The gift of gab doesn’t come easily to everyone. We always have the weather as a conversation starter, but that can get pretty predictable — the conversation, not the weather.
Good communicators have an edge. If you want to learn how to command presence by being able to join in any conversation, you may want to put these hints into your back pocket to remedy those awkward silences (which, by the way, are sometimes just fine).
You don’t have to be a walking dictionary, but having a relatively decent command of language is the first step towards good conversation. Saying that you “seen that show on TV the other night” followed by, “did you’s guys catch it?” may not paint you in the most brilliant light.
Learn to listen
Worse than awkward silences are trying to fill them with chatter about yourself. Listen first, talk second is always a good rule. If you listen to your companion, the conversation should flow naturally.
On occasion, adept communicators usually restate what they’ve heard or at least what they believe they’ve heard. When you do this, it lets the other person know you’ve been listening to what they’ve been saying and it will also give them the opportunity of clarifying what they’ve said.
Nix the quick judgement
Rushing to a conclusion about what someone is saying before they’ve had a chance to tell the whole story is usually a mistake. If you’ve used the mirroring technique, chances are you’ll never make this faux pas. Snap judgements aren’t conducive to effortless conversations.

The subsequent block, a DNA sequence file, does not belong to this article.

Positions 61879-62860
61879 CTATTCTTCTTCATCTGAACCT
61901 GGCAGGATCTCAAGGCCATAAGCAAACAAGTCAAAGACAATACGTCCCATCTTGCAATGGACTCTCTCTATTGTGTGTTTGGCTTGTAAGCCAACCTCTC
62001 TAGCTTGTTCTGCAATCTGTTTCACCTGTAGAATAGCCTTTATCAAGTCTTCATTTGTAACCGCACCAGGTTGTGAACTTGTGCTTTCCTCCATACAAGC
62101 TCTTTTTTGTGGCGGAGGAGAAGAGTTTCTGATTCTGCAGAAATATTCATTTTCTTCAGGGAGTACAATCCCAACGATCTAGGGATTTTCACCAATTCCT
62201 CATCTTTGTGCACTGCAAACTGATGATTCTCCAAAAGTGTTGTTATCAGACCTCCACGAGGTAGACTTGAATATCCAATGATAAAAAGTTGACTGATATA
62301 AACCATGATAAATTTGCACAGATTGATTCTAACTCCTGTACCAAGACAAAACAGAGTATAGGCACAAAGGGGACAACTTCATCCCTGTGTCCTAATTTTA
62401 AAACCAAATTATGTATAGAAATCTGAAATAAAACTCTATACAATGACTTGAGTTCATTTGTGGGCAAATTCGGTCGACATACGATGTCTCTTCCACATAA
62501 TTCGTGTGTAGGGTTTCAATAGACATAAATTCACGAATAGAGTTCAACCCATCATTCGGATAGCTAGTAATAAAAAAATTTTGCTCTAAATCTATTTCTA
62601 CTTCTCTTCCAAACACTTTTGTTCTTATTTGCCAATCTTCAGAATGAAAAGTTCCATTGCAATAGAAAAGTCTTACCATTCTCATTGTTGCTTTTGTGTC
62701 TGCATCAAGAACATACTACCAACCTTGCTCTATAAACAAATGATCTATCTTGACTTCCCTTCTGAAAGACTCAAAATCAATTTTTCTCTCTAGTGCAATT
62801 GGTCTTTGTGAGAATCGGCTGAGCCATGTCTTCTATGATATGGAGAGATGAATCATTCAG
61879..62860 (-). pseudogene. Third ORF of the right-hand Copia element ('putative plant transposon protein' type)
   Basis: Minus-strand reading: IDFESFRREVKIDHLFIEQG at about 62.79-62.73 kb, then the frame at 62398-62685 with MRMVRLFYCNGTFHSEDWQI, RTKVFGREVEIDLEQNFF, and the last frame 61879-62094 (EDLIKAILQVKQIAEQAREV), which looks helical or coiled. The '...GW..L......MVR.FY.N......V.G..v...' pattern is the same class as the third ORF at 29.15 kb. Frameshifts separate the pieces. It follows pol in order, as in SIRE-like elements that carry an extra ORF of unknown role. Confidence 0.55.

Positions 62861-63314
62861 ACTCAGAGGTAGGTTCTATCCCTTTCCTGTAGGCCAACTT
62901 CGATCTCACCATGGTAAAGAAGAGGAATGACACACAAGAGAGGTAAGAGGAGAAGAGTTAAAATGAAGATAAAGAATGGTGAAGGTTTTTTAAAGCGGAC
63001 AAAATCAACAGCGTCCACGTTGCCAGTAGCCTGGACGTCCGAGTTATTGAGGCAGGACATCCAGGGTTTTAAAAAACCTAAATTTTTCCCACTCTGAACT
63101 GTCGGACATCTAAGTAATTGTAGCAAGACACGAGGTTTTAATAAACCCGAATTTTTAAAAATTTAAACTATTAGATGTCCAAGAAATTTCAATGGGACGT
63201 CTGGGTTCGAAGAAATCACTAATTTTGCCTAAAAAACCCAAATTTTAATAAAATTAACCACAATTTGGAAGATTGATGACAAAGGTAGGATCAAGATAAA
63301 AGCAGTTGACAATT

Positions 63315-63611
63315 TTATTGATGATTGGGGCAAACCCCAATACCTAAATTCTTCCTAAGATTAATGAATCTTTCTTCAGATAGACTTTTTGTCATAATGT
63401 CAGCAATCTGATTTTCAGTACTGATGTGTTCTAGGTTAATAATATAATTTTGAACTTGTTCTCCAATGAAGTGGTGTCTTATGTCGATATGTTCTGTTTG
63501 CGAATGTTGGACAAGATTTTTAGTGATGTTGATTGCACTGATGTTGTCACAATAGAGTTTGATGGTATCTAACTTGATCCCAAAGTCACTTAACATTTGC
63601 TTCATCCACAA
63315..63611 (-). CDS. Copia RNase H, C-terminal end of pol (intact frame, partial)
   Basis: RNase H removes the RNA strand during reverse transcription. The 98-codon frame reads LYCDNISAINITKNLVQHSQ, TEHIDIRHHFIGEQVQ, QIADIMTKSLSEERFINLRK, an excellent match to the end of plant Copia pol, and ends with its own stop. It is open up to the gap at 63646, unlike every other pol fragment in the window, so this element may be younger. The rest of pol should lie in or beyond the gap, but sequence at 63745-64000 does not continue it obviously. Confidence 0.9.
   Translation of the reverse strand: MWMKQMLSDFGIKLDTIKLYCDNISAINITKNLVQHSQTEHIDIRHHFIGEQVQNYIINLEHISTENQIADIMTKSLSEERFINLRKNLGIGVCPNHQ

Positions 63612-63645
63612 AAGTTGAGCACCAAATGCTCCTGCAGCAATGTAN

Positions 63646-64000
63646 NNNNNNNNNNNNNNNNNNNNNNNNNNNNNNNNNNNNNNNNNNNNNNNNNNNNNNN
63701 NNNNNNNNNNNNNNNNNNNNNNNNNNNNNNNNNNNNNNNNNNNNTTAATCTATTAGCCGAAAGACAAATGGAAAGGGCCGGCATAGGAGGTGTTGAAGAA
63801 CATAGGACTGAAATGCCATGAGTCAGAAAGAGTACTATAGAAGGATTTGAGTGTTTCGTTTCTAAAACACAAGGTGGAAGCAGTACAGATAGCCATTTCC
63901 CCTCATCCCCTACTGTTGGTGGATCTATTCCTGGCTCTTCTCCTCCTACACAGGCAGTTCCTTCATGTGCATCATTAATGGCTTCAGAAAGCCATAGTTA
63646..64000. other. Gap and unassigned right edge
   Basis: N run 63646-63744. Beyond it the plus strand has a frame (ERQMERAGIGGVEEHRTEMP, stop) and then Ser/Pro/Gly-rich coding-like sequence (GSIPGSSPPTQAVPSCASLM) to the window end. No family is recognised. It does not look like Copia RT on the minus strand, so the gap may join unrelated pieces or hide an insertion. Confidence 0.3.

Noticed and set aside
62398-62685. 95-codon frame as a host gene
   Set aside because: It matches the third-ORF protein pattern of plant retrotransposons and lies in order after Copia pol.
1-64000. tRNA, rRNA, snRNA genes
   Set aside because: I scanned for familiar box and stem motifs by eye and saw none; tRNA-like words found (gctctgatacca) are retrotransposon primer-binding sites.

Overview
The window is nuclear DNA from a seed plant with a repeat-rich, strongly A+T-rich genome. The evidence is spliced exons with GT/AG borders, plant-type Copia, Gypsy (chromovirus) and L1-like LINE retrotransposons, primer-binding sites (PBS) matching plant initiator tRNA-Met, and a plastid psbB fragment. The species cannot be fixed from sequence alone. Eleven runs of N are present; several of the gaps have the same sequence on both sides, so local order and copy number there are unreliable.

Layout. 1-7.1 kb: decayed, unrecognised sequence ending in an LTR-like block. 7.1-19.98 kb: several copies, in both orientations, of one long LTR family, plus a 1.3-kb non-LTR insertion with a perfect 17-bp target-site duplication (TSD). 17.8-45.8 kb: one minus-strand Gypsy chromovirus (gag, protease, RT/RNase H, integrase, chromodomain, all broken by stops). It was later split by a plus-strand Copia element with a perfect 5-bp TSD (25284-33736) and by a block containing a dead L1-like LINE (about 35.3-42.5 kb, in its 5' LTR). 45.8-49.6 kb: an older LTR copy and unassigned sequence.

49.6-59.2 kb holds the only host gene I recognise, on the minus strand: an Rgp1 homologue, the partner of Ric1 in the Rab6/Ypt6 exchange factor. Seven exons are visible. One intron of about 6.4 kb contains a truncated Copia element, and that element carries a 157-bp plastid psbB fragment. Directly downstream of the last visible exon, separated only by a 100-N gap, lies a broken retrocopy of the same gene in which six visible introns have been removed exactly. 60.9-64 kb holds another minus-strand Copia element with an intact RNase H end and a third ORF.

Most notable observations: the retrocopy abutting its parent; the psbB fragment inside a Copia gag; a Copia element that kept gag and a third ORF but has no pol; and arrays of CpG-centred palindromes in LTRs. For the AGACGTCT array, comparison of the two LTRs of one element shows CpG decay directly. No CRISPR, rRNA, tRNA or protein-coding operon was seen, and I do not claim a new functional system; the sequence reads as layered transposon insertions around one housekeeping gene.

Get your nose in the news
When you at least know something about what’s happening in the world, starting and maintaining a conversation is much simpler. Just remember to keep things light. Stay away from heavy subject matter like politics (unless that’s part of your realm). There are many great things happening in the world these days, too and focusing on the positives may set you and your companion up for having a great feel good day.
Know when to zip it
Having good communication skills also includes knowing when to keep quiet. Some people by nature just aren’t talkers. They like to exchange pleasantries and that’s about it. Take cues from the company you’re in. This is especially true if you’re stuck on a long airplane flight or any other mode of transportation where you’re with strangers. People’s body language will speak loudly and clearly if they want to be left alone.
The bottom line is making the person you’re chatting with feel comfortable. Once that happens, the conversation will usually just flow naturally!